Iris reticulata is a deciduous bulbous plant, native to Europe and Asia, particularly widespread in the Caucasus area; the bulbs, of medium size, produce long leaves of light green color, shiny and fleshy, cylindrical, erect, 15-25 cm long; from late winter to the beginning of spring they produce long stems on which flowers with a diameter of 8-10 cm bloom, consisting of 6 petals, three facing upwards, three with the outer edge facing downwards. These irises have very showy flowers, blue-violet, with golden-yellow streaks and white or purple spots, delicately scented; there are numerous hybrid varieties, with light blue, white or purple flowers. They are very suitable as a border and in flower beds, they are cultivated for the beauty of the flowers, but also for the early flowering and the contained dimensions. When the leaves begin to dry it is possible to cut them at ground level. For a better effect it is advisable to place these bulbous plants in a group.
For an optimal growth of the plant, place the iris reticulata in a sunny or partially shaded place; they are plants that do not like the complete shadow. Generally they do not fear the cold, if left in their place these bulbs easily overgrow, producing each year new flowers with a unique beauty and bright purple-bluish colors.
Like many other bulbous plants also these irises are generally satisfied with the rains, favored by the fact that during the period of greatest development the season is usually rainy and not too hot. The bulbs kept in pots may need regular watering, from January to April, leaving the soil to dry well between one watering and another. In general, they can still endure even long periods of drought without encountering particular problems.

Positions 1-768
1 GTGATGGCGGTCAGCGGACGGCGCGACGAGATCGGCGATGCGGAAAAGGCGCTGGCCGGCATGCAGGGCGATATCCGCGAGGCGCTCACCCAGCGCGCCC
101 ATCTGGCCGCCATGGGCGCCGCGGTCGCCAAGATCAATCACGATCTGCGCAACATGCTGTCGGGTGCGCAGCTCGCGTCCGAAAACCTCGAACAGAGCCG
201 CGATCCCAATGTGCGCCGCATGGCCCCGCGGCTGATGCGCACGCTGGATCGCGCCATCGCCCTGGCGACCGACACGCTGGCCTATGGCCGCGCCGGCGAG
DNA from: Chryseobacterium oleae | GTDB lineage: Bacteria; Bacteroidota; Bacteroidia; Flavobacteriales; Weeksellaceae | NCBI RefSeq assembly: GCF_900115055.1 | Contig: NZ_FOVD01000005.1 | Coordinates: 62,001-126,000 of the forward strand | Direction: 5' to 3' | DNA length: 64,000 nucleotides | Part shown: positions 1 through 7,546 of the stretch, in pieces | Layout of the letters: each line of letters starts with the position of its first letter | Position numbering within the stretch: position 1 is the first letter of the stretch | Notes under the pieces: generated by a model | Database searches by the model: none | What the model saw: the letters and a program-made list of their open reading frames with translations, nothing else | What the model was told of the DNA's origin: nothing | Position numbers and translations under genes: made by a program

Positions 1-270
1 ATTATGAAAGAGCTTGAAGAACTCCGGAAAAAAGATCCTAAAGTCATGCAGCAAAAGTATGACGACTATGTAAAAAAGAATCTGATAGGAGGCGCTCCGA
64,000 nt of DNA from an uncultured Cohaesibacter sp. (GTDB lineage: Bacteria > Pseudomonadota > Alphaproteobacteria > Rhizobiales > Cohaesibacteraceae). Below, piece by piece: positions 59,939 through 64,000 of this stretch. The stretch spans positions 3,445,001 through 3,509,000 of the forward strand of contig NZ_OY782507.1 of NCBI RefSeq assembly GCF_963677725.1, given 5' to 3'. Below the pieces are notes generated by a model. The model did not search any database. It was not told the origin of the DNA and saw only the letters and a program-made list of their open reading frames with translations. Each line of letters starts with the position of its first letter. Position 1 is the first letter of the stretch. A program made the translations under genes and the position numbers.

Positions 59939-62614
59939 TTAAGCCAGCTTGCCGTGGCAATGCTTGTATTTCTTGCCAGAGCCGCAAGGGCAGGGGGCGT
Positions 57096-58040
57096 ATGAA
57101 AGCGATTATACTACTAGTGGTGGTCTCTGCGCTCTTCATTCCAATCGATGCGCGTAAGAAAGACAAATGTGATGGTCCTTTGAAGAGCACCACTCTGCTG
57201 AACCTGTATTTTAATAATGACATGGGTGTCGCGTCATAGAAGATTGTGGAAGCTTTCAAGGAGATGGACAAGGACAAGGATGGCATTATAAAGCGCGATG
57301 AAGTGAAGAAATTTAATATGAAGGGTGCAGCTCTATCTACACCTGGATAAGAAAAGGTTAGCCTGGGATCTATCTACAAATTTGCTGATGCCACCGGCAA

These irises prefer loose and very well drained soils, they have proven to be able to develop without problems even in rocky or stony soils; they grow better in calcareous soils, although they can also be adapted to heavy soils and the common garden soil. When planting them in the autumn it is advisable to add some ripe organic fertilizer to the soil; this operation can be repeated every 5-6 months.
The multiplication of the species generally occurs by seed, although it is easier and faster to obtain new plants by removing the bulbils, which each bulb produces each year; this operation is generally carried out at the beginning of the autumn season. In any case, every 6-7 years it is always advisable to thin out the bulbs, since too many neighboring bulbs can depress flowering.
Iris reticulata: Pests and diseases
Typically, the plants of iris reticulata they are not frequently hit by parasites or diseases; bulbs grown in very humid areas can rot more easily during the winter or spring months. So pay attention to water stagnation and too intense humidity.